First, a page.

The Hidden Trap of New Year’s Resolutions

 

“You might have to fight a battle more than once to win it.” – Margaret Thatcher

 

The Christmas and New Year’s binge-eating have taken its toll on our clothes. Every single piece we own seems to have shrunken significantly.

Or maybe was our wallet what suffered the excitement of the holidays. We might start to suspect we didn’t need that 60 inch TV after all.

But luckily for us, the beginning of a new year is exactly what we need to turn our lives around.

Our New Year’s resolutions are the opportunity we have been waiting for the whole year, right?

Start Building Your Dream Life Now

Some people say that we will have time to chase our dreams later. When the responsibilities are few and we get what we are currently lacking (money, time, courage, freedom, etc.)

Sometimes, who whisper these words are not others around us, but ourselves. We put a great deal of effort to trick ourselves into believing that “later” is always a good option or even the only option we have.

These are lies.

The Superman Complex

When we are young, even the most seemingly insignificant events can greatly influence our personalities. More often than not, many of the disempowering beliefs we hold as grown ups crawled into our minds from a very early age. In my case, the Superman Complex was by far the most damaging one.

 

While growing up I saw myself (or the man I want to become) as someone with a strong sense of truth and justice, someone who will not allow emotions to prevent me from doing what was right and honorable.

I worked hard to achieve this vision of myself, and I knew anything else would make me feel like a failure.

It was easy to envision my future self this way because I already knew someone who was an example of each one of these qualities: Superman.

Anatomy of a Happy Life

Happiness is pretty much subjective: What makes me happy, might not work for you. In the same way, what makes you happy might make me feel miserable. The conditions I have to meet in order to consider that I’m living a happy life are not any better than yours. We simply want different ingredients in our pie.

However, happiness seems to be a sneaky fellow. Everyone wants to be happy, whether they realize it or not. I actually believe the pursuit of happiness is a natural impulse and independent of our will, just like breathing. But if everyone wants to be happy, and we pursue such goal whether we want it or not, how’s possible that unhappiness seems to be far more common that its opposite?

The problem lies in the definition of what a happy life means to us, and not so much in our physical circumstances. As we have said before, happiness is a choice, but after you choose to be happy, you must define what “happy” means to you. Not doing so is like going out on a quest without an objective. You will just wander around forever, not knowing if you will ever find what you are looking for, and not even knowing what you are looking for.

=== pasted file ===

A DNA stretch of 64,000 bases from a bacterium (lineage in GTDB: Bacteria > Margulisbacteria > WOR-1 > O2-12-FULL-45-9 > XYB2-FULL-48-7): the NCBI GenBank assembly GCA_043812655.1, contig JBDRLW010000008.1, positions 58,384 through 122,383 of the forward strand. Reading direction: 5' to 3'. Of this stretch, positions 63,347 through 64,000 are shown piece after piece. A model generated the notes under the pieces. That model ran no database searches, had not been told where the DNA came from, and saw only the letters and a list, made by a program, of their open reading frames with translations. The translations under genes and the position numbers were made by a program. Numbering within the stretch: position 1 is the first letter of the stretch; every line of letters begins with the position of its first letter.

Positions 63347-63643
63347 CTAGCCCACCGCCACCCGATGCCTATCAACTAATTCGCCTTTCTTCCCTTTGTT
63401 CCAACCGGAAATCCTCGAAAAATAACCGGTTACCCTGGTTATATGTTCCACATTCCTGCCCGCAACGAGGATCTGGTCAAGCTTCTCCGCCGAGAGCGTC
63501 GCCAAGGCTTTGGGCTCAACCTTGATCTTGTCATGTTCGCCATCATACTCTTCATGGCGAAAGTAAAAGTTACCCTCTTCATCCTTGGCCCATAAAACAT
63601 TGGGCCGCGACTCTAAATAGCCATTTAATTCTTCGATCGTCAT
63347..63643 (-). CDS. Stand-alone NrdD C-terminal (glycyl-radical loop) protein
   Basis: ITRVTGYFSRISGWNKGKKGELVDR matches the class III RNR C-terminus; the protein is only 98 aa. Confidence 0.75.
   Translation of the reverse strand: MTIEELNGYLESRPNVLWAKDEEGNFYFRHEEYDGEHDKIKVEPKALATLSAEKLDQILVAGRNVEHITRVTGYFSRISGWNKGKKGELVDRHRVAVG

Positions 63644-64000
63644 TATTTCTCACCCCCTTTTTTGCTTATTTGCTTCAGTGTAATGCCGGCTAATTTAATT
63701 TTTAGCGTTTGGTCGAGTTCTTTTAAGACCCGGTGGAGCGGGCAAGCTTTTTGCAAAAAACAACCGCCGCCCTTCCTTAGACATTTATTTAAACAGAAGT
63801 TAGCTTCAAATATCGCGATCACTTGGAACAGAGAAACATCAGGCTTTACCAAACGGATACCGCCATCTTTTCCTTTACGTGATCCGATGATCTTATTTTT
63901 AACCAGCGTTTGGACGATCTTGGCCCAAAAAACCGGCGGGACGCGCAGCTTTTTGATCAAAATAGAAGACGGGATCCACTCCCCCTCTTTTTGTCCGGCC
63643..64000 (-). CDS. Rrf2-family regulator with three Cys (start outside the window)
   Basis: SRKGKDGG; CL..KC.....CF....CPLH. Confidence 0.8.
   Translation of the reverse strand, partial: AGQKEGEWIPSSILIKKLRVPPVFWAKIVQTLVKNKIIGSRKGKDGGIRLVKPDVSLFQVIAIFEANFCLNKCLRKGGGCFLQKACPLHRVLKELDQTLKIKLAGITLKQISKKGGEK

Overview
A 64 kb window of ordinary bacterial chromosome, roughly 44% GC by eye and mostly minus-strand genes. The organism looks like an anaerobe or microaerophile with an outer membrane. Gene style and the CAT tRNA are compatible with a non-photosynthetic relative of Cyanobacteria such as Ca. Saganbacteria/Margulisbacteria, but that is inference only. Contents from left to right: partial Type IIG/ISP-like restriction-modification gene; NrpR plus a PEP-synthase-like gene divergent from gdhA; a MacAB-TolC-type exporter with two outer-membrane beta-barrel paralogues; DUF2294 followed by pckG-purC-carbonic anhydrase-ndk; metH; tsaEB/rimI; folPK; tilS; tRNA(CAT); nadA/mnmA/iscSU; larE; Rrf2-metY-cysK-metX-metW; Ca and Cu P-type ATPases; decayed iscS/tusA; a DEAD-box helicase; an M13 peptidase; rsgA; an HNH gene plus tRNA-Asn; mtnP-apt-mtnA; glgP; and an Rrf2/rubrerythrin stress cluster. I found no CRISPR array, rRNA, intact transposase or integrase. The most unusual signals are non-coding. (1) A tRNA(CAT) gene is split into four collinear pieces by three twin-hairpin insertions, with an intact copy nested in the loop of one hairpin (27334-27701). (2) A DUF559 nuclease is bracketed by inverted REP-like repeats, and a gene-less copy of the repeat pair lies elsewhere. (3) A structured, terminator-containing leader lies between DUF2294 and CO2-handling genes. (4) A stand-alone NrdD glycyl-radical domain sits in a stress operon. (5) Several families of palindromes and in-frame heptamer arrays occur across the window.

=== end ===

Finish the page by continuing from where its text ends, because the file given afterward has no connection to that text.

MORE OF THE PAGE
The Roads to Happiness

 

Most folks are as happy as they make up their minds to be.” – Abraham Lincoln

 

Whether we realize it or not, every single thing we do is done in the pursuit of happiness. Even altruistic behavior, charity and philanthropy, embody a search for happiness at its core. Some people simply feel happy when they make others feel happy, but personal satisfaction is the fundamental motivation behind the way they act.

If we all want to be happy, and we are willing to do whatever it takes to achieve happiness, why there are so many people struggling with happiness? If you ask others if they are happy, most people will not know how to answer. How can they not know if they are happy?

If you have to think about it, then you aren’t.

If the pursuit of happiness is such a generalized goal, how is that we are so bad at finding it? The reason is because we are looking in all the wrong places.

The Discipline Manifesto [eBook] Release!

Hey folks! I am very proud to announce that The Discipline Manifesto: Conquering Procrastination and Harnessing Willpower in 5 Steps has a release date: July, Sunday 26th!

For those who haven’t read the previous post about The Discipline Manifesto, this is a project I’ve been working in for the past 6 months. The idea of the book born as an article, but soon became evident that in order to cover the topics of discipline and procrastination as I have envisioned, a single article wasn’t enough. So it evolved into a series of articles and finally into the book.

Even though this will be a self-published book, I have made sure to provide high quality information and presentation. I hired a proofreader and an editor in order to polish the several drafts written before the final version. The cover was also commissioned to a very good designer, and I’m very happy with the result.